Uncle Pío (Keitel) found La Perricholi as a girl and nourished her into a full-fledged actress, he acts as her singing-master, coiffeur, masseur, reader, errand-boy, banker and, rumor added: her father. Although he is in love with her, he has never expressed his feelings, which might or might not be reciprocated by her. He has had just three interests in the world: independence; the constant presence of beautiful women; and work with the masterpieces of Spanish literature, particularly in the theater. He is witness to La Perricholi’s affair with the Viceroy and the bullfighter and her bearing a child to the Viceroy much to his dismay but despite of this and that due to La Perricholi’s absence from the theatre, his company is forced to close, he remains faithful to her.

The Marquess of Montemayor learns that her daughter in Spain is pregnant and decides to make a pilgrimage to the shrine of Santa María de Cluxambuqua. Pepita goes along as company and to supervise the staff. Captain Alvarado, who has saved Esteban from suicide, hires him to sail with him. A small-pox epidemic sweeps through Lima and La Perricholi goes missing, Uncle Pío goes after her when learning from the Viceroy that she will receive no one at her home and he suspects that the sickness has struck her. She has taken her son, Jaime, who will be the fifth victim of the tragedy, with her. After Uncle Pío finally succeeds in seeing her, he convinces her to let him take the boy to a better education, which she agrees.

When Doña María is out at the shrine, Pepita stays at the inn and writes a letter to the Abbess complaining about her misery and loneliness. Doña María reads the letter and compliments Pepita about its beauty but she rebuts that it was not brave to write it. Doña María has new insight into the ways in which her own life have lacked bravery and proceeds to write her most famous letter “Letter LVI”, which by all accounts has become immortal and has been even compared to St. Paul’s letter to the Corinthians, due to its bravery and definitions of love.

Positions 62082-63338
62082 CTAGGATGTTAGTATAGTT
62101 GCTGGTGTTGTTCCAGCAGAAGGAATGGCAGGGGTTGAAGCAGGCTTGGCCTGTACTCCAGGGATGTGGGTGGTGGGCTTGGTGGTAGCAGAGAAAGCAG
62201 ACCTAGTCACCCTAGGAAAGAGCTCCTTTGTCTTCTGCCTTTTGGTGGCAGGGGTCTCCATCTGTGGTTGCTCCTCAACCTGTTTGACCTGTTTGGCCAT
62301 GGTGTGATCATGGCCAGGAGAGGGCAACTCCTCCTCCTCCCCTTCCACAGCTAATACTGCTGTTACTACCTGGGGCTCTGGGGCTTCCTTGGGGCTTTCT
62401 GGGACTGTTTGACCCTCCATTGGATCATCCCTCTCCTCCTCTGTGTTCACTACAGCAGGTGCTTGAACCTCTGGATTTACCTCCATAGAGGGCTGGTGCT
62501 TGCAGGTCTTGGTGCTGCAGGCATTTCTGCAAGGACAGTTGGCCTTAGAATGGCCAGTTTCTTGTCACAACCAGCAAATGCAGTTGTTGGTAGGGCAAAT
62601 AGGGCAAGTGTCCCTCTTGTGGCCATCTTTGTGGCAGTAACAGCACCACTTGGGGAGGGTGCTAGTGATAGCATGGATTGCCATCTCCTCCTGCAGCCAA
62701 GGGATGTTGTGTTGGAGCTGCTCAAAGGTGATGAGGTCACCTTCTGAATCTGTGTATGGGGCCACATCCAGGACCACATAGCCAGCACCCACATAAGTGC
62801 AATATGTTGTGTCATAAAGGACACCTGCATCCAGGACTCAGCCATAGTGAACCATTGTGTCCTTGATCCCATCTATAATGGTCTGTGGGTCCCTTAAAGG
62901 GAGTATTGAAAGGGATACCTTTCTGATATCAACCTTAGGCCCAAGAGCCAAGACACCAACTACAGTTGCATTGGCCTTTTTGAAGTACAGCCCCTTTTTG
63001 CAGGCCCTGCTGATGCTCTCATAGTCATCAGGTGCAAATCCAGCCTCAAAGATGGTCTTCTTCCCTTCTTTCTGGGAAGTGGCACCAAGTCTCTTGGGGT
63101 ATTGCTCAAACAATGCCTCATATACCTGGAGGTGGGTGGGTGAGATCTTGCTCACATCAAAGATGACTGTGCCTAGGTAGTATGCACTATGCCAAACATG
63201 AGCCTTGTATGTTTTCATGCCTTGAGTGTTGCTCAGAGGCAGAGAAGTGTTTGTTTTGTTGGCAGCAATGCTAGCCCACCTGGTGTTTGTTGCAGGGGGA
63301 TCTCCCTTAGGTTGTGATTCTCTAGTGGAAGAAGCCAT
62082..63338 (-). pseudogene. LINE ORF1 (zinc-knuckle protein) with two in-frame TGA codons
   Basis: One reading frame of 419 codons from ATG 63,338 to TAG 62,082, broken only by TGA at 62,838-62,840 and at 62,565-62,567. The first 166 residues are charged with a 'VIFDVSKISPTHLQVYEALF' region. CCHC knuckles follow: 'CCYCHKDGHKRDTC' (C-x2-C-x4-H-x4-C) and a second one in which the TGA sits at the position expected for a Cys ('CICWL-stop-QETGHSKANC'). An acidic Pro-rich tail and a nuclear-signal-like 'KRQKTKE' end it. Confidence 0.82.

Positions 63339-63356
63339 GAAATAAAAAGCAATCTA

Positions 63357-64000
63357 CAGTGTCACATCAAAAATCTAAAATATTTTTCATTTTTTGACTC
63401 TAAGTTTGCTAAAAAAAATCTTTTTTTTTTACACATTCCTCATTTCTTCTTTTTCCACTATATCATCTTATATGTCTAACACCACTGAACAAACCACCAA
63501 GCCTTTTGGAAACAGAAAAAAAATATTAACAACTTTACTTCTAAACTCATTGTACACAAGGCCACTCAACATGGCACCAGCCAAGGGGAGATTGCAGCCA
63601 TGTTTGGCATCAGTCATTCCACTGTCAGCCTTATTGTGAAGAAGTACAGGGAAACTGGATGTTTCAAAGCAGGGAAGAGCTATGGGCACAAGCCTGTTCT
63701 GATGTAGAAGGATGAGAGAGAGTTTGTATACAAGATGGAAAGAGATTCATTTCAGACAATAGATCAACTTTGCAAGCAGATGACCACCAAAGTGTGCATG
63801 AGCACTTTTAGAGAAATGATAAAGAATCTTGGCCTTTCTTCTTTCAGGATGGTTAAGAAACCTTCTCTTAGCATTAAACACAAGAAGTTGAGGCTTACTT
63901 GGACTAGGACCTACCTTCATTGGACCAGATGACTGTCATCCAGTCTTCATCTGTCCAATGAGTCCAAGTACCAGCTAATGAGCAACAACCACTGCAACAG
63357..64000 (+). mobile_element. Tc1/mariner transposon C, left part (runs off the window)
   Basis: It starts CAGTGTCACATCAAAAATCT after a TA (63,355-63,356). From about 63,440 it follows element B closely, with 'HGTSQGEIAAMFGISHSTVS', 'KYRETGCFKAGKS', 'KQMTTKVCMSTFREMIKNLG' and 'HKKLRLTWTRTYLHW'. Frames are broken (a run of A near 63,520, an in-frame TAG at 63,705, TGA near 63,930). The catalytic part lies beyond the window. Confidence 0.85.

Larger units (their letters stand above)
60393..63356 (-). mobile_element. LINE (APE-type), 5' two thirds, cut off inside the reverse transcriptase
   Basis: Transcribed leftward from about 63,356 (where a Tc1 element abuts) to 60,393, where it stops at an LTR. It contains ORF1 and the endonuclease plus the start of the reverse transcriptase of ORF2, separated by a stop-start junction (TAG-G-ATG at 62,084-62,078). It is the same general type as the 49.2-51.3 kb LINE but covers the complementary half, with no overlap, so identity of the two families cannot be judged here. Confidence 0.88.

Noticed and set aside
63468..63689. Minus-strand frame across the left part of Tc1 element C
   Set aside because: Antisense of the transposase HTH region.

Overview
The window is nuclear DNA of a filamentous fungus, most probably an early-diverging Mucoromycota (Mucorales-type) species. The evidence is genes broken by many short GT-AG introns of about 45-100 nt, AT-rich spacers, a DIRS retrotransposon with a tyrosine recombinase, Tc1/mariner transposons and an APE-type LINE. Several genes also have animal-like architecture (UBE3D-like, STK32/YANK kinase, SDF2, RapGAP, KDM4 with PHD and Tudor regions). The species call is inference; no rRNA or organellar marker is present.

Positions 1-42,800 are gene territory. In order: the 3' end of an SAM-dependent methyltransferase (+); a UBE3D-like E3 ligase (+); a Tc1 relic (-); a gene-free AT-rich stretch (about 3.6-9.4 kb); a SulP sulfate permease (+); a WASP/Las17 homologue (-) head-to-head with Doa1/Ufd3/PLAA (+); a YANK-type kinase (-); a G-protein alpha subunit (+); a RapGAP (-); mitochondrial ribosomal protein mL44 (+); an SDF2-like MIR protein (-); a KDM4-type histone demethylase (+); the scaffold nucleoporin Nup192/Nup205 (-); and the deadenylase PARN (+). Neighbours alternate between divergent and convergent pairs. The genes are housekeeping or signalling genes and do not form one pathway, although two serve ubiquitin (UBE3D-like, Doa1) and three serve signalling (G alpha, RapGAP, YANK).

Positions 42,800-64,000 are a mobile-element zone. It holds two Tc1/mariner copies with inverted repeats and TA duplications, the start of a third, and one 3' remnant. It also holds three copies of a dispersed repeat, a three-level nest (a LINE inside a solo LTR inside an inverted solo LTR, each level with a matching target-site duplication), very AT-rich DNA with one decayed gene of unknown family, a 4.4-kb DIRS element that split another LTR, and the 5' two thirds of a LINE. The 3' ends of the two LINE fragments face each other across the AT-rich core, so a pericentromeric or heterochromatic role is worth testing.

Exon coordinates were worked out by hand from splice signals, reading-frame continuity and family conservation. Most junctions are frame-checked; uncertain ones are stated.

When all five characters are heading back to Lima, the bridge breaks and all fall to their deaths.

The story shifts back to the hearing. The Abbess and La Perricholi appear at the hearing, but they are refused after the Viceroy denies knowing or recognizing the former actress, after seeing her face destroyed by smallpox, and because the actress he knew had no love in her eyes (whereas the nun is blazing with love). The Archbishop pronounces Juniper’s work a heresy, and the book and its author are burned in the town square.

The film ends with the Abbess’s observation: “There is a land of the living and a land of the dead, and the bridge is love, the only survival, the only meaning.”

The film and novel are loosely based on the life of Micaela Villegas (1748—1819), a Peruvian entertainer known as La Perricholi, whose life was also the inspiration for the novella Le Carrosse du Saint-Sacrement by Prosper Mérimée, an opéra bouffe, La Périchole by Jacques Offenbach, Jean Renoir’s 1953 The Golden Coach, and two earlier film versions: a 1929 silent version, The Bridge of San Luis Rey (1929) starring Lili Damita, and a 1944 version, The Bridge of San Luis Rey starring Lynn Bari, Francis Lederer, Akim Tamiroff, and Alla Nazimova.

The 2004 film was shot on location in Málaga, Andalucía, and Toledo, Castilla-La Mancha, Spain.


F. Murray Abraham as Viceroy of Peru.

Kathy Bates as The Marquesa

Gabriel Byrne as Brother Juniper

Geraldine Chaplin as The Abbess

Robert De Niro as Archbishop of Lima.

Harvey Keitel as Uncle Pio